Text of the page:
Bank Failures: Should You Be Worried?

Bernanke says some smaller banks could go under. What happens if yours is among them?

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Housing and credit problems are threatening to touch off a troubling new trend: an increase in bank failures. As the banking industry braces for higher loan losses, the Federal Deposit Insurance Corp.—which guarantees accounts at more than 8,500 banks and savings associations—has recently increased its tally of "problem" institutions by more than 50 percent, to 76, from the year-earlier period. Meanwhile, the agency is working to bring 25 officials—who served during a wave of bank failures in the savings and loan crisis of the 1980s—out of retirement.

The FDIC's moves come weeks after another bank regulator, Comptroller of the Currency John Dugan, predicted "an increase in bank failures" in the coming months. Federal Reserve Chairman Ben Bernanke expressed similar concerns in congressional testimony last week but noted that while certain smaller banks—especially those concentrated in real estate lending—could go under, the nation's banking giants face less danger.

Should I be worried about my bank failing?


For the most part, the answer is no, partly because it is nearly impossible to spot a failing bank, says banking consultant Bert Ely. "Almost no one should try to figure out whether or not their bank is going to fail. What they should do instead is to make sure their deposits are insured," he says. How do I know if my deposits are insured?


The Federal Deposit Insurance Corp. insures up to $100,000 per depositor at banks and savings associations. (In some cases, such as with certain kinds of deposits in retirement savings accounts, it insures more.) That means that if a bank goes under, Uncle Sam will give you your money back. Of course, the money is protected only if it is in an actual bank or savings association that is registered and insured with the FDIC. Some institutions, including fraudulent ones, call themselves banks but are not actually registered as such. To make sure your bank is FDIC insured, look it up on the FDIC's institution directory or call the FDIC's consumer hotline (1-877-ASK-FDIC). David Barr, FDIC spokesman, says that consumers who use the Internet to search for competitive interest rates on savings accounts and come across an unfamiliar bank should first check to make sure it is FDIC insured. "These days it's easy for criminals to set up a website to try and trick consumers into turning over money to them," he says.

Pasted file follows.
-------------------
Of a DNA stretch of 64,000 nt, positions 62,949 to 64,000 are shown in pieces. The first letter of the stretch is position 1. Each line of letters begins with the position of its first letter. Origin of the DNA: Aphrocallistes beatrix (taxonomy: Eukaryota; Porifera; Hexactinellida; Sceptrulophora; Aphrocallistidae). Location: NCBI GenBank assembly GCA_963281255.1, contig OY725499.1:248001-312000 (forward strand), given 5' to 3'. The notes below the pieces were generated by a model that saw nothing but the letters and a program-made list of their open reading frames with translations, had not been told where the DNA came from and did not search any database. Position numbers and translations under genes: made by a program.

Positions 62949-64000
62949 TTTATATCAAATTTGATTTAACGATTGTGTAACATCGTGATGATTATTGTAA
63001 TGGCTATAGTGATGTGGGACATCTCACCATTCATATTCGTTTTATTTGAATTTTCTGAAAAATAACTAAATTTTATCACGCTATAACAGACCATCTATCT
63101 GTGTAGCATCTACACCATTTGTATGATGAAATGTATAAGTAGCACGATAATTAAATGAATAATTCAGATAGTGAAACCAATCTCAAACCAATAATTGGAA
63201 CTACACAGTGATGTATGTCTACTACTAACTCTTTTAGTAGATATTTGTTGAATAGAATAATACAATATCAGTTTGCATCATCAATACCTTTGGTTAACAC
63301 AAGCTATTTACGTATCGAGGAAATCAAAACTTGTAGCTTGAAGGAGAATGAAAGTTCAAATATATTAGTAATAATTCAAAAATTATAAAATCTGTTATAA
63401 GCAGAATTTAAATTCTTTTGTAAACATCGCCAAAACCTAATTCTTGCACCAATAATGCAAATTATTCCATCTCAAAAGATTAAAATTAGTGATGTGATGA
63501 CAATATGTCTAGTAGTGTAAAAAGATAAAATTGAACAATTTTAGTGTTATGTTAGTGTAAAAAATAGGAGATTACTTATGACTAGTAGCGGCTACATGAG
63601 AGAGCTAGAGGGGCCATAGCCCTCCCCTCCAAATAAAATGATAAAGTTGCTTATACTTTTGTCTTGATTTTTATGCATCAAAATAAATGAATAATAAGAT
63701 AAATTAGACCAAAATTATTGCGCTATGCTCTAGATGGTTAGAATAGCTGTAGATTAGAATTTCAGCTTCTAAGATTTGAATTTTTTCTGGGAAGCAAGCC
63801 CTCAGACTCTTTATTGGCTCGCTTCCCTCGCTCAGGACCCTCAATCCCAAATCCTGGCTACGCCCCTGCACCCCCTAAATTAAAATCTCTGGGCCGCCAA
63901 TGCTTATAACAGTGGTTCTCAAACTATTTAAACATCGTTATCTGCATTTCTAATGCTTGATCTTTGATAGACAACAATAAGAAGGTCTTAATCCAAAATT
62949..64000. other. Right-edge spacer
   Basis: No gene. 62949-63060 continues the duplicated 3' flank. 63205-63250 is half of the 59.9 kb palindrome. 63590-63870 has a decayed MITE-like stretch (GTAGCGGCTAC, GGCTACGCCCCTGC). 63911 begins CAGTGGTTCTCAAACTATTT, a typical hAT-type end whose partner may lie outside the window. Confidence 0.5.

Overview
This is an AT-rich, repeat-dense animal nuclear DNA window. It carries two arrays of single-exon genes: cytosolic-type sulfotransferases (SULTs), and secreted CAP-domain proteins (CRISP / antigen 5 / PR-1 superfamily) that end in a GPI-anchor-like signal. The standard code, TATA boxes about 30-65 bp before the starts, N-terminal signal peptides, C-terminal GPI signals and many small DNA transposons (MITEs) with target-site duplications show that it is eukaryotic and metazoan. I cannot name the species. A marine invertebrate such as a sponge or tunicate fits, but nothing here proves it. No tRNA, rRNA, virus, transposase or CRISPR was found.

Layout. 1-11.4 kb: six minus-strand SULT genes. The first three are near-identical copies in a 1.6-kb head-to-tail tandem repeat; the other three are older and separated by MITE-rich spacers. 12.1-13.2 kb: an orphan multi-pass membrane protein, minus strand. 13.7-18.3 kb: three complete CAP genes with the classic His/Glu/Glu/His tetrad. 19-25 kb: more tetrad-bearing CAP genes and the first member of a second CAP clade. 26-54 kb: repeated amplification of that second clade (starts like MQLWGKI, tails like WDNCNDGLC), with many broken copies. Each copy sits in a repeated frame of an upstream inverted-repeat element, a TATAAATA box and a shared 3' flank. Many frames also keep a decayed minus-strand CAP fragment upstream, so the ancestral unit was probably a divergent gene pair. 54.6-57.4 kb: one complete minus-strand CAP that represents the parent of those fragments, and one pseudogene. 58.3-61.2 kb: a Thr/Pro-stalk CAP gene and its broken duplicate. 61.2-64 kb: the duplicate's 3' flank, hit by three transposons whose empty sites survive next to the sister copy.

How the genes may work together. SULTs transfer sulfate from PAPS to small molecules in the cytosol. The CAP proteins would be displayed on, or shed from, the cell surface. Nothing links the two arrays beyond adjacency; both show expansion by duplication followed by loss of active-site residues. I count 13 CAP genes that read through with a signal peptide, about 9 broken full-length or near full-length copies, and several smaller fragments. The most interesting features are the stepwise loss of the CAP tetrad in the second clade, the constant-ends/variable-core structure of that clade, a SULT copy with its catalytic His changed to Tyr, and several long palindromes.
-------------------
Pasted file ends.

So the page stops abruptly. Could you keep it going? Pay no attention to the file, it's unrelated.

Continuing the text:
But I have more than $100,000 in my bank account. Will it be protected?


Consumers with more than the insured amount in their savings accounts should spread it around among different banks, advises Ely, since only $100,000 will be insured at each institution. (To be safe, put $95,000 in each account, to protect any interest that accrues.) But don't make the mistake of putting money in different branches of the same bank; to be protected, it has to be deposited at different banks. The FDIC offers a calculator that lets users figure out their insurance coverage by entering their account information.

Are my investments insured?


No. The FDIC does not insure investments, even those in retirement accounts and even if they were bought through an insured bank. If my bank fails, how long will it take for me to get my check from the FDIC?


According to the FDIC, it usually makes insurance payments within a few days of a bank's closure, either by check or by deposit at another bank. How often do banks fail?


There has been only one bank failure in 2008 so far—the tiny Douglass National Bank in Kansas City, Mo. Douglass is the fourth bank failure since February of last year. Before that, federal regulators hadn't closed down a bank since June 2004. How many banks are expected to fail?


"It's our view that regulators are expecting 100 to 200 banks to fail" over the next 12 to 24 months, says Jaret Seiberg, a research analyst for the Stanford Group. Seiberg expects those failures to occur predominantly in states like Ohio, Michigan, California, and Georgia—where the construction lending market, which includes residential real estate, is expected to weaken dramatically.